Monday, December 28, 2009

DVD Review: Breaking and Entering

Breaking and Entering is a very broad premise about how messing up makes you a better person. Philosophically it could have worked, as the late writer/director Anthony Minghella made one of my favorite films The Talented Mr. Ripley. But where that film was masterful at letting editing speak for the characters intentions, Breaking and Entering insists on spelling everything out with its absurd amount of heavy-handed dialogue.
The film is an obvious metaphor for class warfare in modern day London. Jude Law plays Will, the head of a development firm who is looking to revitalize a slummed area by building a giant, eco-friendly community in its place. When multiple break-ins occur Will is forced to stake out his own building to try and catch the thieves that have made off with his companies computers, not to mention his own personal laptop.

This laptop is the main catalyst that brings a bunch of the characters together. Miro, the boy who stole the computer, looks at the pictures on Will's desktop of Will and his longtime girlfriend Liv (Robin Wright Penn) and dreams of happier times when he and his family were together in Bosnia. He lives with his mom Amira (the always good Juliette Binoche) who is a tailor. When Will espies Miro trying to break into his business a third time he follows him to his house and comes up with a plan to inquire about his missing stuff. However, what happens is Will is smitten with Amira and of course everything dominoes from there in typical melodramatic fashion.

The film is interesting for about the first hour or so, only because I had no idea where Minghella was taking me with his story. However, that's where the interests dies as Manghella – working from his own script for the first time since his debut film Truly, Madly, Deeply – paints with too broad of a brush. There are countless metaphors that could have worked if it weren't for the characters constantly drawing attention to them. A few examples include a fox that wanders outside of Will and Liv's apartment representing the wild side that Will is trying to seek in his affair with Amira. When the fox shows up dead in his car – a car that was stolen by a prostitute he befriended while staking out his business – the message is loud and clear as it comes after he has slept with Amira. Another example: Liv has a daughter who may be autistic and who loves gymnastics. Liv was once an award winning documentary filmmaer, but now all she does is film footage of Bea (her daughter).  The unknown symptoms that plague her daughter take their toll on Will and Liv as they walk a tightrope throughout the film of staying together for the kid, or just severing ties and ending the charade. Bea spends most of her scenes trying to balance herself, either in her room or on a balance beam. Ugh. Minghella also isn't subtle with his film techniques as he is constantly blurring images, masking the screen, or using insane amounts of synecdoche.

Will even mentions at the end how much he loves metaphors, and proceeds to explain to the audience – as if we're dolts (but then again I guess we are for having just sat through this film) – some of the metaphors that were in the film, specifically how he views his life like a "circle" (community of family), but he sees it more as a "cage" (the imprisonment men feel in a relationship).  Puh-lease.  It's all moot anyway by the end as Will, the one trying to get out of the relationship by having an affair, threatens an angry Liv with marriage.  They argue...and then they embrace.  I didn't get it, either..oh wait...that's right, we have to mess up in order to find what we really want.  Again, it wouldn't have been such a bad premise (and that first hour really sets you up to believe that this film is going to have ideas) if there was any inkling that the filmmakers understood the value in underplaying their hand.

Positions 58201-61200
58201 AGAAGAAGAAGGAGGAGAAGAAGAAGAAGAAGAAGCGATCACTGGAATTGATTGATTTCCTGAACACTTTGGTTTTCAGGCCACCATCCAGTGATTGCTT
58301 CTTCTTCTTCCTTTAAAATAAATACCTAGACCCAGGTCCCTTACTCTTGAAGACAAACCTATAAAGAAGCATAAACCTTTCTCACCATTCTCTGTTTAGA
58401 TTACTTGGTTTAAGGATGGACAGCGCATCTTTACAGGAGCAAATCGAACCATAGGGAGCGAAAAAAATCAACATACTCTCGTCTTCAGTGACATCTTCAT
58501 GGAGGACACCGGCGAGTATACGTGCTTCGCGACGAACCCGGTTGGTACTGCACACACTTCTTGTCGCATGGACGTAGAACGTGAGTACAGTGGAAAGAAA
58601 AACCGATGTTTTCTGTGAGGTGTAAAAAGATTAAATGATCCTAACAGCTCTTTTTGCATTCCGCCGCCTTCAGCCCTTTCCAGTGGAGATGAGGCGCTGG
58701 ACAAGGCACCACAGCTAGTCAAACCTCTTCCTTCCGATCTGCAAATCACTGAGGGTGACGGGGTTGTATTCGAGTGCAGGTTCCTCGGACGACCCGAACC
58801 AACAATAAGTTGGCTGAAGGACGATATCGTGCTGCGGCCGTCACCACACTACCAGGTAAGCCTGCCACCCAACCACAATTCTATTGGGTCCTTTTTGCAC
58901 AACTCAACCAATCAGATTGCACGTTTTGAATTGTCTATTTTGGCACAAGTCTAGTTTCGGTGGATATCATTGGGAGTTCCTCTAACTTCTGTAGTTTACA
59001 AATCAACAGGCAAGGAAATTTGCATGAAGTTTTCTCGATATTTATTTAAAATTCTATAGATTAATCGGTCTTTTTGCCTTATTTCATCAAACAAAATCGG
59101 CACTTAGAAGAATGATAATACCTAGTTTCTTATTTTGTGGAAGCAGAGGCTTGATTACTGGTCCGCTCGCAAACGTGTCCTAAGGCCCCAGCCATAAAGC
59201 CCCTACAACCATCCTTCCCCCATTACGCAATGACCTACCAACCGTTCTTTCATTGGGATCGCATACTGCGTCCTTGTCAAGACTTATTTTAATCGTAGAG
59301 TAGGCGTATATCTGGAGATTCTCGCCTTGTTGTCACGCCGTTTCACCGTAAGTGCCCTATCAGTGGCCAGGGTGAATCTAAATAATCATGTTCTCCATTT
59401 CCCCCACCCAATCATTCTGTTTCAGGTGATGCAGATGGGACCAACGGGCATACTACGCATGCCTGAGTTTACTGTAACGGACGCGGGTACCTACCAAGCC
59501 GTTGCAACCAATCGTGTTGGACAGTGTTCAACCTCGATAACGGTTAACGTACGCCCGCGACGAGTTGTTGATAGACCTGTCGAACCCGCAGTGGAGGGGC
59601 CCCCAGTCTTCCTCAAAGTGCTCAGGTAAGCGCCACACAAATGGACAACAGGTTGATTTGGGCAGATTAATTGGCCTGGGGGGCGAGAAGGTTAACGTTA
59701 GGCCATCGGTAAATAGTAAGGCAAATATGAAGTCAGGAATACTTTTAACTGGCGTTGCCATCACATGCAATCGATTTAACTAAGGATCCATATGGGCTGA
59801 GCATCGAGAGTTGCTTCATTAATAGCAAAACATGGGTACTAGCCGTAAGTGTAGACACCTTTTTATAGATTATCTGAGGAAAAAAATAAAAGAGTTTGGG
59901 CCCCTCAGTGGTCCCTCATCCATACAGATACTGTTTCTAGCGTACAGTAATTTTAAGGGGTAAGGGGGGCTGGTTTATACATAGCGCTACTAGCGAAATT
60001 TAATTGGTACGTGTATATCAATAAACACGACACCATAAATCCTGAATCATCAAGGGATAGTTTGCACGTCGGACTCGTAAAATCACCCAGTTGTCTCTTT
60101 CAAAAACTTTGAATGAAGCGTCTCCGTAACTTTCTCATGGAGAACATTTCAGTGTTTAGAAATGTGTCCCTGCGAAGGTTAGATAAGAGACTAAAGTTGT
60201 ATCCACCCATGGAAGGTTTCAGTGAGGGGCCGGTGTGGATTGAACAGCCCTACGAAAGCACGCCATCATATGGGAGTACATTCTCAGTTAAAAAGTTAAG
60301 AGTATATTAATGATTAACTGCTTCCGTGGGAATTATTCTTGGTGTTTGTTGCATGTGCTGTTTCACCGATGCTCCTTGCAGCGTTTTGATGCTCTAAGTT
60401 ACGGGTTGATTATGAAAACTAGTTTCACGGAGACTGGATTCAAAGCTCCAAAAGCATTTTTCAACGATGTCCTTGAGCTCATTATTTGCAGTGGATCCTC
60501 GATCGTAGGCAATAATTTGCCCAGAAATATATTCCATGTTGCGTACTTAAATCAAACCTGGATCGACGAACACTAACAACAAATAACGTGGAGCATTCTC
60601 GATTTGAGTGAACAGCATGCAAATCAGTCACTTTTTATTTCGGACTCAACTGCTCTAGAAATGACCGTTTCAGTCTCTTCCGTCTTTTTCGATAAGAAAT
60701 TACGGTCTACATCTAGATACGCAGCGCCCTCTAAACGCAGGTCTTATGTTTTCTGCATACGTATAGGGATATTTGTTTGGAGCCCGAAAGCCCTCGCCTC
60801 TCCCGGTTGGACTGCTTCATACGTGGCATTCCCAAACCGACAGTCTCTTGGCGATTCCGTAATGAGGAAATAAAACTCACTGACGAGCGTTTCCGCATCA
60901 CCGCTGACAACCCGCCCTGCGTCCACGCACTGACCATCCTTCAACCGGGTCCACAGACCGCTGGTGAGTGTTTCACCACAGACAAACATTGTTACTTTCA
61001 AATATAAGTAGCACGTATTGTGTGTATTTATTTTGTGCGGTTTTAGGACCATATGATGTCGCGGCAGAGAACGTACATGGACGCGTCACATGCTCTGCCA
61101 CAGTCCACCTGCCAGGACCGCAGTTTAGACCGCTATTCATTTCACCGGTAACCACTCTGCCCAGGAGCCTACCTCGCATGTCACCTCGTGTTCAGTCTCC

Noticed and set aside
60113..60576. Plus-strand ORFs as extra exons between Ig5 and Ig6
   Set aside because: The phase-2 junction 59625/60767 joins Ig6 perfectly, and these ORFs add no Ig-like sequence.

Breaking and Entering is just way too melodramatic, and the ending comes off as being too much like a soap opera where everyone apologizes with little regard for the wrong they've done, for the film to be an effective dramatic experience. It's no surprise that Sydney Pollack produced the film (as he did other Minghella films), and not only does this feel like a Sydney Pollack film (read: deliberate pacing), it's also very British, and the only reason I think this movie was allowed to be made was because of the clout of its writer/director and producer.

It's sad that I have to say this about the final film Minghella left us with, because I'm sure he had another great movie in him. I was excited about watching this, the only Minghella film I had yet to see, and in no way should this film or my review of it tarnish his other films. I've already made my feelings known about The Talented Mr. Ripley, but consider too how he does melodrama successfully with The English Patient and Cold Mountain, two films that were over praised upon their initial theatrical run, but reveal themselves today as good examples of well executed melodrama, not just Oscar fodder. Unfortunately the best thing about Breaking and Entering may have been the use of Sigur Rós' "Sé lest" at the end of the film.


  1. I liked this film because it was entertaining and it was different than most films you see today. I thought the acting was good and the story was great.